Broken Healthcare Forces Hospital to Stop Suing Patients

Perhaps the biggest victory yet!

While President Trump’s signing of a groundbreaking executive order on Monday was a big win, we just got what might be an even bigger win—at least in the short term.

Late last year I met Dr. Marty Makary, a renowned surgeon and professor of Public Health at Johns Hopkins University. Marty told me about the research he was doing. That research was published this week in JAMA which talks about the incredible problem of hospitals suing patients—primarily poor and lower middleclass patients, for unpaid medical debt that they can never come close to paying because of the absurdly high prices for which they are being billed.

One of the hospitals Marty and his research team focused on was Mary Washington Hospital in Fredericksburg, VA, which sues on the order of 100 patients every month. 

After learning of Marty’s work, Broken Healthcare joined the research team, identified patients, and hired a local attorney to create a pseudo public defender model. The result has been that every time (100%) that we provided a legal defense for a patient, the hospital dropped its law suit.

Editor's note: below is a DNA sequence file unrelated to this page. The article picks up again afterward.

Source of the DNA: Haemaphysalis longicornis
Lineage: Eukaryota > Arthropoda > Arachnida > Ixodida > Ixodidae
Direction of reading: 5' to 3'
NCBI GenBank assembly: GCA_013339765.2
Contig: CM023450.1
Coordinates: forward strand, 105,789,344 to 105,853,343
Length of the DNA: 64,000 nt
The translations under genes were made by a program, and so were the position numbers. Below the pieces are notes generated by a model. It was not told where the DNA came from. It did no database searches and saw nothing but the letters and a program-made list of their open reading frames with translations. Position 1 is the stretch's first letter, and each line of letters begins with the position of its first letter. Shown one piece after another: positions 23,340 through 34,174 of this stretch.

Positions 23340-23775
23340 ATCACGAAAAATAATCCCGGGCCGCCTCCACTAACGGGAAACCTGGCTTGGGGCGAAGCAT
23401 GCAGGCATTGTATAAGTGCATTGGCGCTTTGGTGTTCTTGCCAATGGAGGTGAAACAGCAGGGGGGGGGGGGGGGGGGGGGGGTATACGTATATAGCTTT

Then, last week, Marty, myself and the local attorney we hired (Joey Kirchgessner) sent a letter to the CEO and all board members of Mary Washington Hospital. Earlier this week, the Wall Street Journal and NPR both called out the hospital for its predatory billing practices. And then today, the hospital posted what’s below on its website—declaring that it will no longer sue patients for unpaid medical bills. The letter we sent is below as well.

This is a huge victory for the people that were being victimized in this small community, but it’s not a solution to the problem of skyrocketing healthcare prices. That can only be achieved by moving to a fair and competitive market that is created through truly transparent prices. Only then will we start to see the cost of healthcare decline, enabling affordable access for all.

Please applaud Mary Washington’s CEO and Board for responding to the public pressure they were facing. And feel good about how we were able to help hundreds upon hundreds of people’s who’s lives were being destroyed. But also know that this is going on in many other communities all over the United States and that the broader problem is far from solved.

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